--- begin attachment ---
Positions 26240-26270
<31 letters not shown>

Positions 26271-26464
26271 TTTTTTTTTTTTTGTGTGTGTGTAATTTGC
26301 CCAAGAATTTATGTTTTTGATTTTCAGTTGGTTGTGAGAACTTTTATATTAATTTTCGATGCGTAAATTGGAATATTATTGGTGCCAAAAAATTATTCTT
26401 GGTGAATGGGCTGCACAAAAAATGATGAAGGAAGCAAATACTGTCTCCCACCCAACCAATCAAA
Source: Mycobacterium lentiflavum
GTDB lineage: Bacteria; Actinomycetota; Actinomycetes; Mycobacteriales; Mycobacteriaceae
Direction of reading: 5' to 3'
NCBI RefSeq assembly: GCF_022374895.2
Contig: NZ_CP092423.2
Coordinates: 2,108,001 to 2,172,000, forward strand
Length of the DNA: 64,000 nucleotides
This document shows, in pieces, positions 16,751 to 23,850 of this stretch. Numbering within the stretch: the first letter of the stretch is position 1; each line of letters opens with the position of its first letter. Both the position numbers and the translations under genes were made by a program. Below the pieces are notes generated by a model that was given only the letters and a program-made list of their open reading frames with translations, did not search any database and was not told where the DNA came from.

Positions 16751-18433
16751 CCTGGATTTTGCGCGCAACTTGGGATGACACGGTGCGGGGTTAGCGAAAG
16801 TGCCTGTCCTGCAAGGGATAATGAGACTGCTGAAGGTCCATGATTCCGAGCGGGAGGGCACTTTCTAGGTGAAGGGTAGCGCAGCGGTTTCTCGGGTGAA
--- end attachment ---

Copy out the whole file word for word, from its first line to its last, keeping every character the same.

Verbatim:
Positions 26240-26270
<31 letters not shown>

Positions 26271-26464
26271 TTTTTTTTTTTTTGTGTGTGTGTAATTTGC
26301 CCAAGAATTTATGTTTTTGATTTTCAGTTGGTTGTGAGAACTTTTATATTAATTTTCGATGCGTAAATTGGAATATTATTGGTGCCAAAAAATTATTCTT
26401 GGTGAATGGGCTGCACAAAAAATGATGAAGGAAGCAAATACTGTCTCCCACCCAACCAATCAAA
Source: Mycobacterium lentiflavum
GTDB lineage: Bacteria; Actinomycetota; Actinomycetes; Mycobacteriales; Mycobacteriaceae
Direction of reading: 5' to 3'
NCBI RefSeq assembly: GCF_022374895.2
Contig: NZ_CP092423.2
Coordinates: 2,108,001 to 2,172,000, forward strand
Length of the DNA: 64,000 nucleotides
This document shows, in pieces, positions 16,751 to 23,850 of this stretch. Numbering within the stretch: the first letter of the stretch is position 1; each line of letters opens with the position of its first letter. Both the position numbers and the translations under genes were made by a program. Below the pieces are notes generated by a model that was given only the letters and a program-made list of their open reading frames with translations, did not search any database and was not told where the DNA came from.

Positions 16751-18433
16751 CCTGGATTTTGCGCGCAACTTGGGATGACACGGTGCGGGGTTAGCGAAAG
16801 TGCCTGTCCTGCAAGGGATAATGAGACTGCTGAAGGTCCATGATTCCGAGCGGGAGGGCACTTTCTAGGTGAAGGGTAGCGCAGCGGTTTCTCGGGTGAA